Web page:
Just as the five-minute warning bell announced the end of noon recess, she slapped my face. Hard. We were standing under the coat racks in the hall of our junior high school. Each of us wanted our own interpretation of this disagreement to be heard.
I don't remember the exact nature of our argument. It may have had something to do with religion, since our respective churches interpreted the Bible differently and we were both loyal enough to what we'd been taught to defend it to the fight.
Whatever the argument, the slap stung. I stepped back and paused as deep inside I heard Jesus' instructions to His followers on the mountain, "If someone strikes you on the right cheek, turn to him the other cheek also." Without hesitating to think how it would feel, I protruded the other side of my face toward her.
Immediately, she backed off and did not slap me. "Why?" I wondered. A moment ago she was ready to fight. What made her change her mind?
I don't like confrontation. I honestly wanted to be her friend. These severe differences did nothing to promote our friendship. Now, why this about-face? Why had she backed off when the perfect opportunity to prove her point was easily within reach?
In the several decades and long-distance re-establishment of our friendship since that time, I still cannot explain why this incident occurred. I only know that Jesus commanded us to "love your enemies; do good to those who hate you, bless those who curse you, and pray for those who mistreat you. If someone takes your cloak, do not stop him from taking your tunic. Give to everyone who asks you, and if anyone takes what belongs to you do not demand it back. Do to others as you would have them do to you." (Luke 6:29-31)
These lofty directives comprise what is called "the golden rule." Our natural bent is not to treat our relatives or acquaintances, much less, our enemies with such ardent esteem. We're far more prone to take the eye-for-an-eye approach, that is, UNTIL, we submit to His way. Then, the tables pivot on God's everlasting love. Living within us, the Holy Spirit empowers us to turn the other cheek even if the blow promises to sting.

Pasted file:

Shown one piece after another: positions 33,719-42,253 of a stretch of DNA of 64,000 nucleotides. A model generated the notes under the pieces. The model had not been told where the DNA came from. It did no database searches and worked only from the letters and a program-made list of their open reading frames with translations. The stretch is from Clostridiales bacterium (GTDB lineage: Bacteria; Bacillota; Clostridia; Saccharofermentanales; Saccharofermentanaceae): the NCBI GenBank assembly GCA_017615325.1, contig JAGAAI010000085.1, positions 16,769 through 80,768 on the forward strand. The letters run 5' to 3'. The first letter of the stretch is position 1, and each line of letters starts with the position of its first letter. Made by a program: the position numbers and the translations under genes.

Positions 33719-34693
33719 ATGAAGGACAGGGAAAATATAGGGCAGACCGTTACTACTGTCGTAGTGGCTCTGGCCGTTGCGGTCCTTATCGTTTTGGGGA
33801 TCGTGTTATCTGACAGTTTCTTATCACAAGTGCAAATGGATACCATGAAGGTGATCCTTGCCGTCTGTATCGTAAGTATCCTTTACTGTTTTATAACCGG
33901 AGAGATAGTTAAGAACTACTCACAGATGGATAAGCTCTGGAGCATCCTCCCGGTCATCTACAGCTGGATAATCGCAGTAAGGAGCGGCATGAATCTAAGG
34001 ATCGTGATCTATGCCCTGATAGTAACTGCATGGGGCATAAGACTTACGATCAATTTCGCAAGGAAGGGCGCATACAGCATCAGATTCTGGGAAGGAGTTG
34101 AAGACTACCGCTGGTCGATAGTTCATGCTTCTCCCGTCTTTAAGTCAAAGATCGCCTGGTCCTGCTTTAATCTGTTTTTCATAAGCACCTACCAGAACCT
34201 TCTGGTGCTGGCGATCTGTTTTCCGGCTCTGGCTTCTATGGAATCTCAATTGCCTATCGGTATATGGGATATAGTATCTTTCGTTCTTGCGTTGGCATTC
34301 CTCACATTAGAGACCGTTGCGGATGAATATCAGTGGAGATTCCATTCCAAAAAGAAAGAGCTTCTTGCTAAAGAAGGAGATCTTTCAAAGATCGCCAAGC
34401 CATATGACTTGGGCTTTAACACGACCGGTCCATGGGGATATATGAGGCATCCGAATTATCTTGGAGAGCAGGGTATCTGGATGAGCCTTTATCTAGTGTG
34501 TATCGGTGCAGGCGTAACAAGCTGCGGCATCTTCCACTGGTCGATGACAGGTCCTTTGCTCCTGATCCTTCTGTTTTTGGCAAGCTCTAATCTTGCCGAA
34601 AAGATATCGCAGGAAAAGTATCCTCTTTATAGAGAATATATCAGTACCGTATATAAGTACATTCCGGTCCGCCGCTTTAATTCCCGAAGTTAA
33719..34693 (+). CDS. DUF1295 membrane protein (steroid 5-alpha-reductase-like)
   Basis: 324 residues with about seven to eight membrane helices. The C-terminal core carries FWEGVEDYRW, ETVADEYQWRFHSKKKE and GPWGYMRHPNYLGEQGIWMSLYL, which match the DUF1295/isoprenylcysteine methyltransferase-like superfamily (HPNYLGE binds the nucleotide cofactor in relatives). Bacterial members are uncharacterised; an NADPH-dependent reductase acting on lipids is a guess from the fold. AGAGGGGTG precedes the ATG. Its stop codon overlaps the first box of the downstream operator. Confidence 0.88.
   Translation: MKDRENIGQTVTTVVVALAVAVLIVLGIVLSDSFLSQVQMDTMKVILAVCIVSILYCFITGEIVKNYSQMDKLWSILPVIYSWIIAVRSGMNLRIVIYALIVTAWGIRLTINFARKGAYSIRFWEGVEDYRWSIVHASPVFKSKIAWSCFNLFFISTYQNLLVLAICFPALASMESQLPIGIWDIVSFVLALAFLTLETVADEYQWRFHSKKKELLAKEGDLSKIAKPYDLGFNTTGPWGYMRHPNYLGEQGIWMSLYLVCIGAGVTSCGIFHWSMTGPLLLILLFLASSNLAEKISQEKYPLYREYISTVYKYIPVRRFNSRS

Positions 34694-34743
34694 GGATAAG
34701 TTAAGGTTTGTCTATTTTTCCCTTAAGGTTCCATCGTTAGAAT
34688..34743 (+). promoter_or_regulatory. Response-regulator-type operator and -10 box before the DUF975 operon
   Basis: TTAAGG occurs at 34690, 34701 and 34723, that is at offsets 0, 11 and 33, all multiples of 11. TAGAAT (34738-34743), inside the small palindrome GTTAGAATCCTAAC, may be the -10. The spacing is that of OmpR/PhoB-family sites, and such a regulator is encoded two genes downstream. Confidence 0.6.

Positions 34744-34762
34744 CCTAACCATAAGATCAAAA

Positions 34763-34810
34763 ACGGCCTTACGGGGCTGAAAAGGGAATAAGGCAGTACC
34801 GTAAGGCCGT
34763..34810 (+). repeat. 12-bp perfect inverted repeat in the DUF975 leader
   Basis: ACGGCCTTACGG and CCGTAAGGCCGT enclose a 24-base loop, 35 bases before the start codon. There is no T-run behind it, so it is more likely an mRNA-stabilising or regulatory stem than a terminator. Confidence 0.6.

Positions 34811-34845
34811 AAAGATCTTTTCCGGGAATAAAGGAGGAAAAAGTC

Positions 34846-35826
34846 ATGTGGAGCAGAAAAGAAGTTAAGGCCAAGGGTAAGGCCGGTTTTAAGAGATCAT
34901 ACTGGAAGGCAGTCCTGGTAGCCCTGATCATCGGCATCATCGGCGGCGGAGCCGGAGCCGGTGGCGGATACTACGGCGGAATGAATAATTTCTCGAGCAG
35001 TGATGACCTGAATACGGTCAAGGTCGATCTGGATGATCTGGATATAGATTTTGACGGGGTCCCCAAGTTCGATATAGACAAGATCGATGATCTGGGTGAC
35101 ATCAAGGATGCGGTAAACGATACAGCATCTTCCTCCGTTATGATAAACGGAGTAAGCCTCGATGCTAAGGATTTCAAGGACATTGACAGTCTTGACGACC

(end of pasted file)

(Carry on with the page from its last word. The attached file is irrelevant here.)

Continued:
Jesus suffered far more than a stinging cheek from those who crucified Him. He was humiliated by being stripped naked, and robed in scarlet ridicule. He was crowned with a tiara of sharp thorns, mocked, lied about and falsely accused, spit on, beaten until His back was shredded and blood-stained. He was taunted and repeatedly struck on the head. He endured it all without a word of complaint. Even though He knew He was not guilty, He did not defend himself. No wonder He can instruct us to face with courage the strikes of another person, or the loss of our coat, or the insistance of another who insists we go somewhere or do something more than we're willing to go or do.
This world is God's creation. In spite of our myriad objections and protests, we live by His rules. He desires for us to be holy as He is holy. That includes loving our neighbor as ourselves and doing unto them as we would have them do to us, even volunteering for a smarting hurt. By demonstrating His love in a painful situation we may turn a wayward heart to Him.
Bending With the Bamboo, is the memoir of Winnie's life in Laos during the Vietnam War. Following Lao people from their mountain villages to the crowded Thai refugee camps, and on to resettlement in America, the Kaetzels ministered all the way.